The initial results of a study being conducted at Paris' Hospital Tenon in France may point to a new method for confirming prostate cancer. If confirmed with further studies, this new technique would be more reliable than the current blood test model for detecting prostate cancer in men. The method? Belgian Malinois shepherd dogs and their ability to detect the presence of cancer cells in urine.
LiveScience reported this week that research doctors at the Hospital Tenon trained the dogs to distinguish between the urine of men that were confirmed prostate cancer carriers, and those that were not. The trained dogs were able to confirm 63 out of the 66 samples given to them to smell, a significantly higher positive rate than the prostate specific antigen (PSA) protein blood test that is currently used to detect this malignant form of cancer.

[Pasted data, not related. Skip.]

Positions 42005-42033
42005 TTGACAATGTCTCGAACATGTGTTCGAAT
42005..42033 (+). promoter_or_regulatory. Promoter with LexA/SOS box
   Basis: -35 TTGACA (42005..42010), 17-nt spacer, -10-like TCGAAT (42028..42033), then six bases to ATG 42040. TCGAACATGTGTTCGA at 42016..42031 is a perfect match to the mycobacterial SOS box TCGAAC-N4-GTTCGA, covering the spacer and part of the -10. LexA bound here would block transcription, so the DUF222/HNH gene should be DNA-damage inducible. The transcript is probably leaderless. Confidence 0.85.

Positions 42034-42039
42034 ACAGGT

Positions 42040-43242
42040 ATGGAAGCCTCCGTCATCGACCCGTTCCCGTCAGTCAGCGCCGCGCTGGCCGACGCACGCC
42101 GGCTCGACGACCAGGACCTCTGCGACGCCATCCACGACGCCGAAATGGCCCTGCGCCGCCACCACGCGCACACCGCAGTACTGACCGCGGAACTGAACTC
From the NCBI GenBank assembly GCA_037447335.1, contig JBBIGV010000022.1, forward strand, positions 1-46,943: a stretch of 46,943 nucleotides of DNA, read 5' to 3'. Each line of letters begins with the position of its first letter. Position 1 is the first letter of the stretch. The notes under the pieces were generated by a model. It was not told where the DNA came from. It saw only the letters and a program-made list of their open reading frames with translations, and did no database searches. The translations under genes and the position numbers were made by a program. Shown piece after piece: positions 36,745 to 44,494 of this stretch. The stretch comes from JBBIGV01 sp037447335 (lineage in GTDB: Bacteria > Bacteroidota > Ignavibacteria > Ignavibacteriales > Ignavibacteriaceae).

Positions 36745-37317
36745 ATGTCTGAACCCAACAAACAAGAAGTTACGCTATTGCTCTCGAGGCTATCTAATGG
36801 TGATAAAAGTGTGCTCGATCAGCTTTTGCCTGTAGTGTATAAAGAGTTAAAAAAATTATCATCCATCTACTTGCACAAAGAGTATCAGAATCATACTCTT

It is believed that the dogs are able to detect the odor of a specific molecule that is related to the cancer, and doctors hope this will assist them in determining the exact molecule so that diagnostic testing and treatment can be further refined.
While the initial findings are promising, the results will need to be reproduced in other settings using more of a blind experiment approach so that the results cannot be skewed by subconscious cues from the researchers to the test dogs.